“Third, Hackett has abandoned many of the traditional descriptors of Hebrew grammar. Thus the perfect verb has become the suffix conjugation, and the imperfect with waw-conversive is the consecutive preterite. These labels reflect the history of Northwest Semitic grammar more accurately and should help students be less confused by not imposing an Indo-European (English or Greek in most cases) system of verbal tenses on an aspectual system such as Hebrew.
“The test of a grammar must be its effectiveness in reaching its stated goals. Can disciplined teachers teach diligent students the basics of Hebrew grammar in one semester and then proceed in the second semester to reading the biblical text (especially prose narrative)? Often, the answer should be yes. Teachers must keep the end in mind, not worrying about the exercises lost or the variations from their experience with another grammar. Students should be further along at the end of a year with Hackett's grammar than with a different one. Also the occasional students learning Hebrew on their own, or more often, brushing up after having left the language for a time, should be able to use this grammar effectively to make progress. There is no magic reason for requiring a semester and a half to finish an introductory grammar rather than less time. Anything that helps learners get to the biblical text sooner and with greater skill should be welcome. This grammar promises to do just that. It deserves wide adoption in our schools as we try to deepen our ministers' (and thus our churches') knowledge of the Bible.”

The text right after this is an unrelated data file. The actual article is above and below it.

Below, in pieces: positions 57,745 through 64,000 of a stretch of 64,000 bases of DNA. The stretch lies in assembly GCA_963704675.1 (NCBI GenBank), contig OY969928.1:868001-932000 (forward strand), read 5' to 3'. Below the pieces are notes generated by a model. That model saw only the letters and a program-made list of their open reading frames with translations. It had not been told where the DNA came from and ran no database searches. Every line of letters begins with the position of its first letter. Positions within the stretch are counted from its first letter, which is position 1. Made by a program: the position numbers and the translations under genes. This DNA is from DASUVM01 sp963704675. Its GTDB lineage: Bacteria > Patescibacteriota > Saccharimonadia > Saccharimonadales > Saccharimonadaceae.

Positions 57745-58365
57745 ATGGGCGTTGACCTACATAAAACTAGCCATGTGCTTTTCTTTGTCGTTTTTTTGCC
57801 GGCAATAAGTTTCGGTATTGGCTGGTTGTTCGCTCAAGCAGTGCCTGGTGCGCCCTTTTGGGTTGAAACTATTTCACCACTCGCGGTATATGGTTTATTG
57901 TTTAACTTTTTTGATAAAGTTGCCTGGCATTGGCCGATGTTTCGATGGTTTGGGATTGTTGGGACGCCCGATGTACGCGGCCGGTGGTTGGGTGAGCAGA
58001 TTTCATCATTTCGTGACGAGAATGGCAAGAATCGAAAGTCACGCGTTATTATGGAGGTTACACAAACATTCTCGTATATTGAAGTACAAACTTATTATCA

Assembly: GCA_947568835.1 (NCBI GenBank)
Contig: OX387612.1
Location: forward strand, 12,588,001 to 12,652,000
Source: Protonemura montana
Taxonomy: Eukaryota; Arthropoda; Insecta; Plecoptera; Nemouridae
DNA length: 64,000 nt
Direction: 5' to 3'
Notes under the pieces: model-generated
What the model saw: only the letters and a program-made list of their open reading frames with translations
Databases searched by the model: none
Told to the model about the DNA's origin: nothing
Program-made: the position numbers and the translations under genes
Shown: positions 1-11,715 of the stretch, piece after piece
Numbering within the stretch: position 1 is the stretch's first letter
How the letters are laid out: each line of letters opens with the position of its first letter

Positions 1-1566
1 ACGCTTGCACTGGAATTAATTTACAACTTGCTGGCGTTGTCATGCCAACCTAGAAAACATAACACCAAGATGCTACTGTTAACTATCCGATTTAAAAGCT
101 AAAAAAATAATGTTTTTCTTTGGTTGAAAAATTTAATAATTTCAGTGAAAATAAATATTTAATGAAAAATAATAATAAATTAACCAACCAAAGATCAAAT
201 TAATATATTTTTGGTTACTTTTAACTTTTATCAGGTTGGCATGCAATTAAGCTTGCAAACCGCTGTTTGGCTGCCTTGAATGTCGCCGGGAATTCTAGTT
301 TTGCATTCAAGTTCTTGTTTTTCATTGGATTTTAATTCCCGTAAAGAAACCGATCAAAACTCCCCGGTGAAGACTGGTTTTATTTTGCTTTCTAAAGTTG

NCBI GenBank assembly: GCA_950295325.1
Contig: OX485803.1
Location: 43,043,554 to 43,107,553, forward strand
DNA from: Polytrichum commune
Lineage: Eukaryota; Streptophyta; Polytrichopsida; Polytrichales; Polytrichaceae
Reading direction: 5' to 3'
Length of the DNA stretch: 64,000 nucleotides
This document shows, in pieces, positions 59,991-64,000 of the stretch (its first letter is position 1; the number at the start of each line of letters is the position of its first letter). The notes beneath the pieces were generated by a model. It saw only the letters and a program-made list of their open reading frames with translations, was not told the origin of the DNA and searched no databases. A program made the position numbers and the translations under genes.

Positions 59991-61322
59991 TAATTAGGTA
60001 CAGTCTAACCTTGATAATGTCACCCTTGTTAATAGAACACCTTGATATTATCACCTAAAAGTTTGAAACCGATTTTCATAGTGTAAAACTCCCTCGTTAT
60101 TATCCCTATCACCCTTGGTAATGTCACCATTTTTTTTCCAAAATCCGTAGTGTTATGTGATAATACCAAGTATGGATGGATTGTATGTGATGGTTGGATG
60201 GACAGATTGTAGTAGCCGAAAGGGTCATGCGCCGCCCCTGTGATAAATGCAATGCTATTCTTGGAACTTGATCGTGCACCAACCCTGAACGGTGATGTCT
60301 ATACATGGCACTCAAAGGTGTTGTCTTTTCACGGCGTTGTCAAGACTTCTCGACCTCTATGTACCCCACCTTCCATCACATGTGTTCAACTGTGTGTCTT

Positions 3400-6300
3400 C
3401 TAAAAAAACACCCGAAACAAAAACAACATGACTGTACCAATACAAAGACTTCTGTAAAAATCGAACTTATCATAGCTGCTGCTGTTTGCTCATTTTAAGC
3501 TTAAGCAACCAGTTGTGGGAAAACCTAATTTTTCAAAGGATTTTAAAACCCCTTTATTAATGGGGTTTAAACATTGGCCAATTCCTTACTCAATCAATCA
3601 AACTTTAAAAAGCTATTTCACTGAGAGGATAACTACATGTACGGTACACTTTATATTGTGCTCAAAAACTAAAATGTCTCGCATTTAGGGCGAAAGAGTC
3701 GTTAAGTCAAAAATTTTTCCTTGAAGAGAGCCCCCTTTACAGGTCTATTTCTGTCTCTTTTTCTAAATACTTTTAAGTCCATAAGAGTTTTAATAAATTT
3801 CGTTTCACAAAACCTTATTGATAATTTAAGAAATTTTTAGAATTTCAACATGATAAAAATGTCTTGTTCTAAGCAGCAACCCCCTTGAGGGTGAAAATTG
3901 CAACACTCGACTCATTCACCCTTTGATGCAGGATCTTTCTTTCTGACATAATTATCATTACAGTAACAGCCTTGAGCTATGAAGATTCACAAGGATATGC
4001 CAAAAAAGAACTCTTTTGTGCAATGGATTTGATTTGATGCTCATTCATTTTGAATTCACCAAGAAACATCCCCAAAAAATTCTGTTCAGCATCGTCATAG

“Teachers of Biblical Hebrew are always on the look-out for new ways of teaching an ancient and venerable language. Generations of students have used the old faithfuls of Weingreen, Davidson and Lambdin and so it is good to see firstly that the market has not dried up (i.e.) that Biblical Hebrew is still being taught, and that experienced teachers such as JoAnn Hackett are willing to place the fruits of their rich experience at the disposal of others. Professor Hackett's text book is divided into thirty lessons, which would fit into fifteen-week semesters or ten-week terms, though she acknowledges that the last six lessons are considerably more challenging than the first twenty-four, and so a certain flexibility will be needed. In that she is certainly correct, for the first five lessons are a simple introduction to the background of the language and the alphabet (both consonants and vowels), and many students and teachers will wish to cover this ground rather more quickly. This book does not transliterate except when absolutely necessary (i.e.) when first introducing a new consonant or vowel, which means that the student is quickly used to reading Hebrew without relying on a transliteration. One potential difficulty is that the Hebrew words used in the exercise and vocabularies are, although written in a very clear font, rather small. It is no mistake that children learning to write tend to use rather large letters: they become easier to form and with time, they learn to write in a 'normal' size. As with the majority of grammars, the Hebrew here is a little too small for this reviewer's liking. The pronunciation taught is, as is now usual, that of modern Israeli Hebrew, but Hackett also indicates where this differs from the traditional pronunciation. This is one area where the CD comes into its own (designed for a computer rather than a CD player). The CD contains a [.pdf] file of the exercises, vocabulary lists and of Genesis 22: 1-19, and the student can hear how the various words and texts should be pronounced.